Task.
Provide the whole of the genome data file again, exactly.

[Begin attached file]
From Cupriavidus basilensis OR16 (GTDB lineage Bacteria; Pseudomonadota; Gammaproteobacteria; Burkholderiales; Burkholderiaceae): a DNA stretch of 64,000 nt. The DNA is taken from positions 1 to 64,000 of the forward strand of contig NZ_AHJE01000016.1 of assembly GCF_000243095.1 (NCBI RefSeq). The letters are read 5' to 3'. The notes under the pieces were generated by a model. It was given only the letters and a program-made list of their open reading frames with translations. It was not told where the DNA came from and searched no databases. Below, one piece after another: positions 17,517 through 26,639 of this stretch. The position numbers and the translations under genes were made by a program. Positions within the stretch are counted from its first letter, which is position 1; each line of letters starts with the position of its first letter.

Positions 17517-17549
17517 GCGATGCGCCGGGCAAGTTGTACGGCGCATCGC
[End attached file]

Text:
From Cupriavidus basilensis OR16 (GTDB lineage Bacteria; Pseudomonadota; Gammaproteobacteria; Burkholderiales; Burkholderiaceae): a DNA stretch of 64,000 nt. The DNA is taken from positions 1 to 64,000 of the forward strand of contig NZ_AHJE01000016.1 of assembly GCF_000243095.1 (NCBI RefSeq). The letters are read 5' to 3'. The notes under the pieces were generated by a model. It was given only the letters and a program-made list of their open reading frames with translations. It was not told where the DNA came from and searched no databases. Below, one piece after another: positions 17,517 through 26,639 of this stretch. The position numbers and the translations under genes were made by a program. Positions within the stretch are counted from its first letter, which is position 1; each line of letters starts with the position of its first letter.

Positions 17517-17549
17517 GCGATGCGCCGGGCAAGTTGTACGGCGCATCGC